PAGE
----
To enable the sustainability of wheat production in Lebanon, additional study and research are required to determine producers using landraces because preserving landraces is essential for maintaining agrobiodiversity and boosting food security.
Founder of Nat Bio, Mario Mrad, aims to reintroduce to the market the world’s most ancient wheat, Einkorn, and the only wheat that has never been hybridized. Mario explains that wheat as a commodity crop is not financially viable in Lebanon, and people grow their grain for personal use, but local wheat doesn’t happen on an industrial scale since the land is used for other products, such as potatoes and onion.
Mario divides the challenges into two factors: the farmer and the farming process. He believes that convincing the farmer to grow a different wheat type is a challenge, mainly because some areas lack a gristmill since the country imports its wheat. The farmer also looks for the grain that makes more quantity, and Einkorn wheat doesn’t serve the highest quantity. Instead, its quality is one of the greatest since Einkorn has a much higher protein range (30% more than modern wheat) and less starch (15% less than modern wheat), along with a more elevated engagement of minerals and taste. The farmer will face several hardships, such as lacking good water and machines to harvest, not forgetting that finding the seeds is a challenge. On the other hand, the farming process requires a lot of steps before reaching its best phase.
The Lebanese Agricultural Research Institute (LARI) has at its disposal eight testing lands in an area of 280 hectares of agricultural ground. The stations are in agricultural areas where subtropical and temperate crops are produced. In such stations, research tasks are led, solving problems facing the agricultural sector in Lebanon.
Dr. Rola El Amil, the expert at LARI, clarifies that to ensure the best start for the wheat crop, the process spins around soil temperature, moisture, timing, depth, and the most critical part, which is seeding rates. The seed production department is responsible for contracts with seed production farmers and controlling all the agricultural practices in the farmers’ fields, from the sowing to the harvest. Dr. Rola considers that with all the plans being implemented, Lebanon can cover a maximum of 45% of its wheat consumption, and the main reason behind that is the lack of land. She adds that due to the unstable political situation, it is becoming hard to implement the projects, and many projects are stopped, especially the ones that focus on seeding.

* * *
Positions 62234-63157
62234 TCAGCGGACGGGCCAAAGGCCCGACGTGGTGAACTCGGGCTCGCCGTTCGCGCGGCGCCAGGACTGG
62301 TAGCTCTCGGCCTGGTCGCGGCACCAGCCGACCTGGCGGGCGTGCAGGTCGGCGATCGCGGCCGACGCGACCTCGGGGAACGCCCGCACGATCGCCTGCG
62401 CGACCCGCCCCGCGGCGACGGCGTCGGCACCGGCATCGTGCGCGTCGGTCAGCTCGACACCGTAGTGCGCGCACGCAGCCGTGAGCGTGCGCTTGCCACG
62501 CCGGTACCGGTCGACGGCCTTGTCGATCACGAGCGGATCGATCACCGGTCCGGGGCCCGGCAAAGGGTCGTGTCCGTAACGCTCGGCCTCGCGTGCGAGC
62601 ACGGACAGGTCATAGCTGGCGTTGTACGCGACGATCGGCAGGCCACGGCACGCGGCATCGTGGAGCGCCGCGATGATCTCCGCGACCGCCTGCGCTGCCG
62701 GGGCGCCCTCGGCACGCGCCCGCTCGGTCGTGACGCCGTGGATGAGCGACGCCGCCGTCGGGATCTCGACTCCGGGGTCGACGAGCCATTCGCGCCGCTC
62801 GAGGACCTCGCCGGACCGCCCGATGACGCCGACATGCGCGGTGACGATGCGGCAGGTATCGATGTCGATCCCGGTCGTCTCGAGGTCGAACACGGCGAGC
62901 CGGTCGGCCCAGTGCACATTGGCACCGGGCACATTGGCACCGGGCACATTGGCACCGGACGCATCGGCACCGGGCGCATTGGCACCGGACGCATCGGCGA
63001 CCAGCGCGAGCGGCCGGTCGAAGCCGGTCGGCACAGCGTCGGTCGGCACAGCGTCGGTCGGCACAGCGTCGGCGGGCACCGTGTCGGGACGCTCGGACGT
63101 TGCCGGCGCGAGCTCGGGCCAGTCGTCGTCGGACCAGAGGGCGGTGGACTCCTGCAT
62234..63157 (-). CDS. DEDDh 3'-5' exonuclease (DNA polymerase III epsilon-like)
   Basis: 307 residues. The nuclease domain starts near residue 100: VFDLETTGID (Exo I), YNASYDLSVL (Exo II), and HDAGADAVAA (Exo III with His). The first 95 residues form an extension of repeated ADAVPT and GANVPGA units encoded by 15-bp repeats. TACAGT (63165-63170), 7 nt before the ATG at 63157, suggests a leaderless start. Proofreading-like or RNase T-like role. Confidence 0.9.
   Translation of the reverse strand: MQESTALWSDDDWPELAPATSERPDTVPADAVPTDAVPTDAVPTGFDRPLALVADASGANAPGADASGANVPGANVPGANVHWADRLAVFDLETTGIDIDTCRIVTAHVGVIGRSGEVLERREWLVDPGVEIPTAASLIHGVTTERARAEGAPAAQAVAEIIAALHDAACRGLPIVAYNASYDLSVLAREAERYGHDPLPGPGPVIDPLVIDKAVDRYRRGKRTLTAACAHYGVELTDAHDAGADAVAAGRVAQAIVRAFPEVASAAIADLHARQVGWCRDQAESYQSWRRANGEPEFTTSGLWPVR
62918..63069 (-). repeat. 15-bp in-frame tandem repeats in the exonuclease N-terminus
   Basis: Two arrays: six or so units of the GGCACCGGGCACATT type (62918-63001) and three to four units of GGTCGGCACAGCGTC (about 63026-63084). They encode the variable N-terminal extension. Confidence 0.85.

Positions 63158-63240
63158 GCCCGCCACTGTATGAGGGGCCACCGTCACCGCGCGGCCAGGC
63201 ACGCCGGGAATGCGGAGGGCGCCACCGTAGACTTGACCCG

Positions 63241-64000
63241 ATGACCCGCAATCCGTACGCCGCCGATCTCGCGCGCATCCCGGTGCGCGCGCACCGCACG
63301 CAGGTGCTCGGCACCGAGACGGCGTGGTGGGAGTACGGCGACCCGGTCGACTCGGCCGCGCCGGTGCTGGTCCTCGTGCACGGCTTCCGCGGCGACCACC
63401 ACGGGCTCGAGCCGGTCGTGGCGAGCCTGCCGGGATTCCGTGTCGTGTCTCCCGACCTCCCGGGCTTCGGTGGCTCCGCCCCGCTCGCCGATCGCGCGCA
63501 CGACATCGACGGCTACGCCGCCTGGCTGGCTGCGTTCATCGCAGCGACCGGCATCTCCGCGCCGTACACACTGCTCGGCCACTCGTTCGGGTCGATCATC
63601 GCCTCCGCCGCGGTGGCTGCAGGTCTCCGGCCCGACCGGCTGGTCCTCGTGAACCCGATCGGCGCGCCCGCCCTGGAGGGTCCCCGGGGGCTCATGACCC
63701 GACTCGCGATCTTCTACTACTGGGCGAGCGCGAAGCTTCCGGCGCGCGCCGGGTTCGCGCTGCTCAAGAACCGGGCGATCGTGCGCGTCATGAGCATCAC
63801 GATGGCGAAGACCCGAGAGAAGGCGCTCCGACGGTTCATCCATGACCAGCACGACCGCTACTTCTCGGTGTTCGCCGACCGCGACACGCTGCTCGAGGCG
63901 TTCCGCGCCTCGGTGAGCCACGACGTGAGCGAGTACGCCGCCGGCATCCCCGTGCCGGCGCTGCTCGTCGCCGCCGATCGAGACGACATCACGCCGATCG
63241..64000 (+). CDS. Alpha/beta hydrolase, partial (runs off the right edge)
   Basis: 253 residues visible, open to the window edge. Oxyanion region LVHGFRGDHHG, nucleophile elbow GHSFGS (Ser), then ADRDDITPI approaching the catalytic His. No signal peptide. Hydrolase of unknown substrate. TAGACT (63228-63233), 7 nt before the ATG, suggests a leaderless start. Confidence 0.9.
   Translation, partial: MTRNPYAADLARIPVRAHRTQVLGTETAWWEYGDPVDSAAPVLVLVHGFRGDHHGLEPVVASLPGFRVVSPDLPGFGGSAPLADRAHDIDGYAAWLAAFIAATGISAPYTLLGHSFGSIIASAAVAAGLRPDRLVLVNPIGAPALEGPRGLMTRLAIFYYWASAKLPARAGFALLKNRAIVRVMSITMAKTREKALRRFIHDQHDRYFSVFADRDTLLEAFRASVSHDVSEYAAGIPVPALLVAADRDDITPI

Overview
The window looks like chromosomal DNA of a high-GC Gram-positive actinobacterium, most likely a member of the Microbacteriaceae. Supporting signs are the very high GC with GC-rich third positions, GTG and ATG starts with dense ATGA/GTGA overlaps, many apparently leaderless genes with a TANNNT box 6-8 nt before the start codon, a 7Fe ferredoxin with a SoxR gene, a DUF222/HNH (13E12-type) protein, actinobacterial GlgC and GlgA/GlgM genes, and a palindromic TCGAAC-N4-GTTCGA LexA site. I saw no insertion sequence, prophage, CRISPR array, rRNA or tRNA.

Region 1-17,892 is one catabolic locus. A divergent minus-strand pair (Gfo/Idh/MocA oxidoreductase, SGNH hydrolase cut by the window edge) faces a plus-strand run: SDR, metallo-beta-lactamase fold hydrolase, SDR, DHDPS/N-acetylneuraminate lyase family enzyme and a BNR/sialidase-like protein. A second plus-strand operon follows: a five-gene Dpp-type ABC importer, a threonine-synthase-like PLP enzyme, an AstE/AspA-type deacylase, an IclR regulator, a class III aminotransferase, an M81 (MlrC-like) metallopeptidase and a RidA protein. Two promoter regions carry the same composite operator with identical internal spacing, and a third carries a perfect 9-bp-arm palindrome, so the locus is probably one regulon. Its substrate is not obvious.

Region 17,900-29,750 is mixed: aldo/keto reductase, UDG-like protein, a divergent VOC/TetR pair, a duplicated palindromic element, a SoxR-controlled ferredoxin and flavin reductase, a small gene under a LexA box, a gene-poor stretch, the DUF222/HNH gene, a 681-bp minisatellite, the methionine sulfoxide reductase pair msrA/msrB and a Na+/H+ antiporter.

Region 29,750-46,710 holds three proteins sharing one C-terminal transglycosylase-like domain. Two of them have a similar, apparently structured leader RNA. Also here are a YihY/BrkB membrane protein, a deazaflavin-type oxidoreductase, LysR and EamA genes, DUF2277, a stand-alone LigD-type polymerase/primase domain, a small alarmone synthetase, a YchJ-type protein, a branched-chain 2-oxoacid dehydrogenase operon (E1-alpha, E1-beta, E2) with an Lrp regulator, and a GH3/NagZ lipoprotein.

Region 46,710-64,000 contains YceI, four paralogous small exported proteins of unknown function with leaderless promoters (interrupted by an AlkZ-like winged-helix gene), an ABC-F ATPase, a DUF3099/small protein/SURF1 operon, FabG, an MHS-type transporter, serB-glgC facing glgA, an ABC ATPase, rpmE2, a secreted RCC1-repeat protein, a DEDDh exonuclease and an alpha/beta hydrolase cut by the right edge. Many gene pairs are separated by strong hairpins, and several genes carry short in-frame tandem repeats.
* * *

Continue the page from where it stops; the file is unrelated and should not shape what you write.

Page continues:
For various causes, and if seeds were available, Lebanon could extend its wheat production, but the Middle Eastern country could not become self-sufficient. Starting with the unplanned urban expansion that has reduced the amount of land available for agriculture, although increasing cultivation area is possible, the country does not have enough land to be self-sufficient—moving on to wheat agriculture, which suffers from significant anomalies.
Crops vary significantly with weather conditions and the amount of rain every year, which affects the soil and makes wheat production volatile. Under certain conditions, extra irrigation can help increase output, but in most cases, farmers do not have the monetary means to invest in proper irrigation systems.
Lebanese Historian Charles Al Hayek mentions in an interview that all Lebanese stuffed food we eat today used to be stuffed with bulgur. Bulgur, moghrabieh, and wheat represent the Lebanese heritage, and neglecting this market means the country is close to relinquishing an essential part of its history, which represents its food heritage.
The Food System Challenge is implemented by the World Food Programme (WFP) and Berytech through support from the German Federal Ministry of Economic Cooperation and Development (BMZ).
The program’s main outcomes are enhanced food security, a well-functioning local food system, enhanced efficiency and resilience of cooperatives and SMEs working across different streams of the food systems, and to increased employment opportunities especially for women and vulnerable individuals.
Karem Monzer is a journalist, filmmaker, and artistic activist. He holds a BA in Communication Arts and MA in Migration Studies, using his degrees for documentary production and cinematography, scriptwriting, editing, and content creation.